One question I get all the time is where do you set? The way I like to describe it is that most of us do not set in any particular locale; in the morning we have a certain taste, in the afternoon another takes over and the evening and night also come with different tastes respectively. So, my musical taste varies from time to time, and the object is to use that variation to drive projects. I do not set in a particular place; I love rock, I love R&B, and I have a great affinity for afrobeats. It is broader than a single taste, there is no preferred music genre and that is what ‘Ibeji’ represents. It is about the full spectrum of music.

What is your style?
My style is Afro retro; that is how we describe it.

At what point did you discover music or music discovered you?
I did not sing at age 9 or 12 like many musicians often claim. I started singing two years ago (2015). I stumbled into music and I was encouraged to do it by a young friend of mine who insisted that I could do music. So, I went to the studio for the fun of it, just to explore my creative juices. I enjoyed it so much and went ahead to do the first song, 3rd, 5th, 13th and now we have over 35 songs and are still at it. It has been incredible journey for us over the past 18 months. We have enjoyed creative music. I enjoyed the process of creating music. We are now at a point of pushing the music out, but the whole object was to create the music rather than to push.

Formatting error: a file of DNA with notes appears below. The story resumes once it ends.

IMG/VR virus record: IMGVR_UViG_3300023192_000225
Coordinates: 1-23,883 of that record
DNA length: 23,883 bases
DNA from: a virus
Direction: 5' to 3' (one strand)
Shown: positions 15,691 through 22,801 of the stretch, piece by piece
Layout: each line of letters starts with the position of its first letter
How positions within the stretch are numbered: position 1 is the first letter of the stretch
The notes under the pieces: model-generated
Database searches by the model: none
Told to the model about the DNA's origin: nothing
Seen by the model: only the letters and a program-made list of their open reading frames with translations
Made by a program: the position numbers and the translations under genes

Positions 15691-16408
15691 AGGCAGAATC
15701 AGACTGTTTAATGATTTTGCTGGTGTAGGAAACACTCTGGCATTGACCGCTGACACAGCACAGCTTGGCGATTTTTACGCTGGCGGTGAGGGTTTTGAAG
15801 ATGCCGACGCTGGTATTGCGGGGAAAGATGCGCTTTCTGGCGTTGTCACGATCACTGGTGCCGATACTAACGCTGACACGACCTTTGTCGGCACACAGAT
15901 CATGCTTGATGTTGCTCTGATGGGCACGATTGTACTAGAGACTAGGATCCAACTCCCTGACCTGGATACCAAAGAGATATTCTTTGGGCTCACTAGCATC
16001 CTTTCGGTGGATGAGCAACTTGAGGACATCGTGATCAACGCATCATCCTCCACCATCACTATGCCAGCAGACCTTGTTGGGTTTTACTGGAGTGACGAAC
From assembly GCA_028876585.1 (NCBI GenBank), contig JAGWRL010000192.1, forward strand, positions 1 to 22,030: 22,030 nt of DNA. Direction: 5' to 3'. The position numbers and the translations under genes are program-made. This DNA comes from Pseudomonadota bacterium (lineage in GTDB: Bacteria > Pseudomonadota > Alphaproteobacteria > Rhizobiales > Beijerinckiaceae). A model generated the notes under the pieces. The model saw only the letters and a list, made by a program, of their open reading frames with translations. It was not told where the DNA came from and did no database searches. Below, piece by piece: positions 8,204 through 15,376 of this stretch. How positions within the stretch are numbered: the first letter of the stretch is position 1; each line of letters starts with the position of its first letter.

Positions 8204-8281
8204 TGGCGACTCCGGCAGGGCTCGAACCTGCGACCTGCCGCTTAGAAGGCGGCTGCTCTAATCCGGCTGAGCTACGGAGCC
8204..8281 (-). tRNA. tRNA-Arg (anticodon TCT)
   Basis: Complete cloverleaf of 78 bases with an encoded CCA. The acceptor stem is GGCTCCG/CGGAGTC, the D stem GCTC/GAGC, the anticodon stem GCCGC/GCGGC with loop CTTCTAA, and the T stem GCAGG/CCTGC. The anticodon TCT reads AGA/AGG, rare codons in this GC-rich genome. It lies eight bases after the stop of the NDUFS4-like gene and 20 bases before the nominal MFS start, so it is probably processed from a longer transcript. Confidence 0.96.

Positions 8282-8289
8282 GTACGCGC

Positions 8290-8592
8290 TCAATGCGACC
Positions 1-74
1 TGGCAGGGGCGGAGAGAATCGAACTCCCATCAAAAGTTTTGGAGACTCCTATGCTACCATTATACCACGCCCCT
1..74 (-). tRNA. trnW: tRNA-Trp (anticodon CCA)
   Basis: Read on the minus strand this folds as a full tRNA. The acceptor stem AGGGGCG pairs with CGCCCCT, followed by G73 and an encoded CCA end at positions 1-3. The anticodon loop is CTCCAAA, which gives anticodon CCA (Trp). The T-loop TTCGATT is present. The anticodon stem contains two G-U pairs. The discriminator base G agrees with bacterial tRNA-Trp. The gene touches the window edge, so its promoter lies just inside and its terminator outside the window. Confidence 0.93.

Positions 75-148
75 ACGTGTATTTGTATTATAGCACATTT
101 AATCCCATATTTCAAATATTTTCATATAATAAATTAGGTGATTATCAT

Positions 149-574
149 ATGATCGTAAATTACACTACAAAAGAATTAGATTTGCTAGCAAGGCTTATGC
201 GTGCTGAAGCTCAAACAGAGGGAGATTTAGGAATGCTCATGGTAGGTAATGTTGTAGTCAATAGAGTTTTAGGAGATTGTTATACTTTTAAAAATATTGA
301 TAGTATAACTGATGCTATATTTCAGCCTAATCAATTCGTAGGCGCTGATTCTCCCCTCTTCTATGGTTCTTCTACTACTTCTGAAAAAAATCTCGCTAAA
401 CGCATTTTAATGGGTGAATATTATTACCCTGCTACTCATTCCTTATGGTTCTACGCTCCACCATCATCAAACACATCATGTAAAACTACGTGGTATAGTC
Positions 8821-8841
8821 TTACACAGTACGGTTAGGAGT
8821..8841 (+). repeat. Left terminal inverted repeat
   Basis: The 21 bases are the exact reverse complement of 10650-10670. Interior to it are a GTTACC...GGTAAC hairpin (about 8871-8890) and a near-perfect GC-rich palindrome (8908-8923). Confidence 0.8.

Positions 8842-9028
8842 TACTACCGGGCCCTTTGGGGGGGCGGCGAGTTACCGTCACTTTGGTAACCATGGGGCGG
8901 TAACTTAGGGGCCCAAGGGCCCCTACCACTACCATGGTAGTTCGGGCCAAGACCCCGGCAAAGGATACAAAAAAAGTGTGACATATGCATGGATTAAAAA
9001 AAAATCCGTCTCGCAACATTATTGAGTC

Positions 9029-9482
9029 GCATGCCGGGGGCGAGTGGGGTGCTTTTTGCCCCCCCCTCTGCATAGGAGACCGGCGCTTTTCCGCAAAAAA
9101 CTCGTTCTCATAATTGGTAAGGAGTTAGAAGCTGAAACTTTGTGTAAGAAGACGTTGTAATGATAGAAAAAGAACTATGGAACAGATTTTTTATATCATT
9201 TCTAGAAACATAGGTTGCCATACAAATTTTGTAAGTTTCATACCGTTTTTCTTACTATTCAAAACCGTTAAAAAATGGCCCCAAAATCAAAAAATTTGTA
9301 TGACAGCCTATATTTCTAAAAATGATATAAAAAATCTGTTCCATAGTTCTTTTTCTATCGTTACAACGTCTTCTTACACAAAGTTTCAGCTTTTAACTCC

Prior to music, what were you doing?
Before venturing into music, I was on the journey of life, just discovering myself as we all do, just trying to decide where my heart will lie and where it will lie best. It has been a journey of life, a journey of love, and has been a normal human process.
In less than two years you have so many songs in your kitty. What has been the motivation and inspiration?
I discovered music when I was born. Music is something that is familiar to all of us, but I joined the music industry professionally 18 months ago and we have worked very hard to find our place within the space. We worked night and day, literally creating the audio, visuals, and lyrics, ensuring that we have a stake in the music industry that is familiar to the Ibeji audience. The entire process had been Nigerian based, from the idea, creation of the music to the production and marketing.